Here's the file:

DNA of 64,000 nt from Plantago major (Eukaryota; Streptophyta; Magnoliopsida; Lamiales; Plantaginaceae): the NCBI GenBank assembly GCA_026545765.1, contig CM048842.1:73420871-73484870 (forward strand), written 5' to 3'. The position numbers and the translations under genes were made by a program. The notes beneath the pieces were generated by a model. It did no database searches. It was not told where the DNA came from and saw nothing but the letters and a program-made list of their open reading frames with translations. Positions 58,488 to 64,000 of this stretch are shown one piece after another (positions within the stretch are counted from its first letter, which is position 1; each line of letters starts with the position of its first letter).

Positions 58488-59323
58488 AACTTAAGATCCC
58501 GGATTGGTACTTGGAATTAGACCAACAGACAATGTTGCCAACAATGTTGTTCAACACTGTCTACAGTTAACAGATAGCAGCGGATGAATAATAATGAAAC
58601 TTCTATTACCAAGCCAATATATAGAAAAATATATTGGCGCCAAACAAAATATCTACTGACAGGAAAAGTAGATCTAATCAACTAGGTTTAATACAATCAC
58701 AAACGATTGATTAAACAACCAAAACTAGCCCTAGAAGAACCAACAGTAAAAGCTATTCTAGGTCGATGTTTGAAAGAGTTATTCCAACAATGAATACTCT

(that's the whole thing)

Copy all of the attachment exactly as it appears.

DNA of 64,000 nt from Plantago major (Eukaryota; Streptophyta; Magnoliopsida; Lamiales; Plantaginaceae): the NCBI GenBank assembly GCA_026545765.1, contig CM048842.1:73420871-73484870 (forward strand), written 5' to 3'. The position numbers and the translations under genes were made by a program. The notes beneath the pieces were generated by a model. It did no database searches. It was not told where the DNA came from and saw nothing but the letters and a program-made list of their open reading frames with translations. Positions 58,488 to 64,000 of this stretch are shown one piece after another (positions within the stretch are counted from its first letter, which is position 1; each line of letters starts with the position of its first letter).

Positions 58488-59323
58488 AACTTAAGATCCC
58501 GGATTGGTACTTGGAATTAGACCAACAGACAATGTTGCCAACAATGTTGTTCAACACTGTCTACAGTTAACAGATAGCAGCGGATGAATAATAATGAAAC
58601 TTCTATTACCAAGCCAATATATAGAAAAATATATTGGCGCCAAACAAAATATCTACTGACAGGAAAAGTAGATCTAATCAACTAGGTTTAATACAATCAC
58701 AAACGATTGATTAAACAACCAAAACTAGCCCTAGAAGAACCAACAGTAAAAGCTATTCTAGGTCGATGTTTGAAAGAGTTATTCCAACAATGAATACTCT